Prestigious award for Steffen Staab

February 19, 2024, Nr. 05

Stuttgart-based computer scientist Prof. Steffen Staab has been appointed a Fellow of the prestigious Association for Computing Machinery (ACM) in recognition of his research contributions to the field of Knowledge Technologies, which is gaining in practical importance.
[Picture: University of Stuttgart, Jan Potente]

"I am delighted to have been honored with this title, which has only been awarded to a few German-speaking researchers to date," said Staab. The 54-year-old is researching ways in which computers can be made to solve complex problems through data and knowledge-based learning. "Up to now,” Staab explains, “artificial intelligence algorithms have been trained using datasets, which however, are often insufficient to comprehensively train an algorithm. This is why,” he continues, “my team and I are looking into ways to solve this problem by exploiting existing knowledge, which we have so far made insufficient use of." The computer scientist is pursuing this problem through interdisciplinary collaboration at the University of Stuttgart, within the "Data-integrated Simulation Science" (SimTech) Cluster of Excellence and in Cyber Valley, Europe's leading academic and industry consortium for AI research.

Prof. Steffen Staab has been appointed a Fellow of the prestigious Association for Computing Machinery (ACM)

Better synthetic fertilizer and cancer simulations

Examples that illustrate Staab's research include artificial fertilizers and cancer. It would be ideal for both the agricultural sector and society in general if only the minimum amount of fertilizer were spread over a field to achieve the necessary concentration in the soil, which is not so easy because soil conditions vary greatly. Cancer is also subject to wide variations: whereas one tumor may grow in a branching form, another may remain compact, which has implications in terms of treatment. Researchers, such as Staab, are currently working at SimTech on the development of simulations that make such complex processes more predictable.

As Staab explains: "We often don't know which part of the complex mathematical description – which is the starting point for a simulation – is of particular relevance when it comes to achieving meaningful results." Yet this would be important for the simulation. “This,” he continues, “is where AI algorithms can help but we need to train them on existing data, which is often rather scarce. If, however, we could also draw upon existing knowledge, the simulations could be carried out in a more stringent and realistic manner.” In many cases in fact, this knowledge is already available from laboratory studies carried out by other researchers – in some cases many years ago – on both synthetic fertilizers and tumors. "One could also refer to our approach as knowledge-infused simulation science," says Staab.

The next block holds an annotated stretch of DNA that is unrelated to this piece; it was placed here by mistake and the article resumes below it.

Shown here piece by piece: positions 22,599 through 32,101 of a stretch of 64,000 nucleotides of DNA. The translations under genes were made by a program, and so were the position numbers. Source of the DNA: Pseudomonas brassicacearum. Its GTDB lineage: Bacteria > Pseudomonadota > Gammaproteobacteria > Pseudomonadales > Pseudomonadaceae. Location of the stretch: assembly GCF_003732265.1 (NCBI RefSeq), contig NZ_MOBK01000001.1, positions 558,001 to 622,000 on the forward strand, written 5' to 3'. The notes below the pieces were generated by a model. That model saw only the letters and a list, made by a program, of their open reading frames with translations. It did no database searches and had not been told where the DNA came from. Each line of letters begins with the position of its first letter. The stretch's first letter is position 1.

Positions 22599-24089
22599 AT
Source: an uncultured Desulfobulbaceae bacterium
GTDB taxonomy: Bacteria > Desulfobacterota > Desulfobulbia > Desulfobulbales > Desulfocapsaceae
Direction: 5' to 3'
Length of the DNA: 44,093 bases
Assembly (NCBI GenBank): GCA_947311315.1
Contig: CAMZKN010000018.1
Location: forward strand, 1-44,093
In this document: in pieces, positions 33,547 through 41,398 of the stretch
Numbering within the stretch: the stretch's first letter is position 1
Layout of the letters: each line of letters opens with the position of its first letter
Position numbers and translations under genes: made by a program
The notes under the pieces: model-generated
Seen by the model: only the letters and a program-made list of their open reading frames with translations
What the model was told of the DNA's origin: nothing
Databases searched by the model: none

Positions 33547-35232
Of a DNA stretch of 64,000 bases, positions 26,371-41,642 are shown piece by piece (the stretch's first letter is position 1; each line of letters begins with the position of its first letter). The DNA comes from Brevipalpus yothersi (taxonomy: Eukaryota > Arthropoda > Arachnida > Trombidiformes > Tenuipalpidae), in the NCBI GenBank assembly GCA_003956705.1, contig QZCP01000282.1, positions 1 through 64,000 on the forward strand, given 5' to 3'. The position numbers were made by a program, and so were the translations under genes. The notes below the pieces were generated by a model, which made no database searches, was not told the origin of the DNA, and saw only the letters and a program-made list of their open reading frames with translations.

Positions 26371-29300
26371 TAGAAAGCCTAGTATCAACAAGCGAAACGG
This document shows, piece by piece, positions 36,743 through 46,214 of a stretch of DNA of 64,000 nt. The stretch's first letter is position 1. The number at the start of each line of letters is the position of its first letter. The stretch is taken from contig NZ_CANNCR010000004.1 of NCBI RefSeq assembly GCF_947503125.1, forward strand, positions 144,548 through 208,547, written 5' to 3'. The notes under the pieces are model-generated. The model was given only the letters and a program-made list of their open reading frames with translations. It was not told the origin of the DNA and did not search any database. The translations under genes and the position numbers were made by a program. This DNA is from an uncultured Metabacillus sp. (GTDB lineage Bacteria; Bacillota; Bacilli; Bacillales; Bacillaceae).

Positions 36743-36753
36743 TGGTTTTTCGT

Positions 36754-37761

About the Association for Computing Machinery
The ACM is the world's largest and oldest scientific association for computer science. It comprises experts from the fields of education and research and aims to promote computer science both as a science and as a profession. The ACM also awards the Turing Prize, the highest honor in computer science. To be selected as an ACM Fellow, one's personal achievements in the fields studied by the ACM members must be outstanding.

About Prof. Steffen Staab
Steffen Staab was born in Würzburg in 1970 and studied Computer Science and Computer Linguistics at both the University of Erlangen-Nuremberg and the University of Pennsylvania. He received his doctorate in Computer Science from the University of Freiburg in 1998. He then went on to work at the University of Stuttgart’s Institute of Human Factors and Technology Management (IAT) as well as at the Fraunhofer Institute for Industrial Engineering (IAO), and later moved to the University of Karlsruhe (now known as KIT). In 2004, Staab was appointed Professor of Databases and Information Systems at the University of Koblenz and Landau, where he founded the Institute for Web Science and Technologies (WeST) in 2009. He has also held the Chair for Web and Computer Science at the University of Southampton since March 2015.

Staab took up a Cyber Valley Professorship for Analytical Computing at the University of Stuttgart in February 2020. He founded the University's Institute for Artificial Intelligence where he serves as Managing Director and is also one of the two spokespersons for the SimTech Cluster of Excellence.

Awarded researchers at the University of Stuttgart

Expert Contact:

Prof. Steffen Staab, University of Stuttgart, Institute for Artificial Intelligence, Phone: +49 711 685-88100, email 

This image shows Lydia Lehmann

Lydia Lehmann


Deputy Head of University Communi­ca­tions

This image shows Steffen Staab

Steffen Staab

Prof. Dr.

Managing Director

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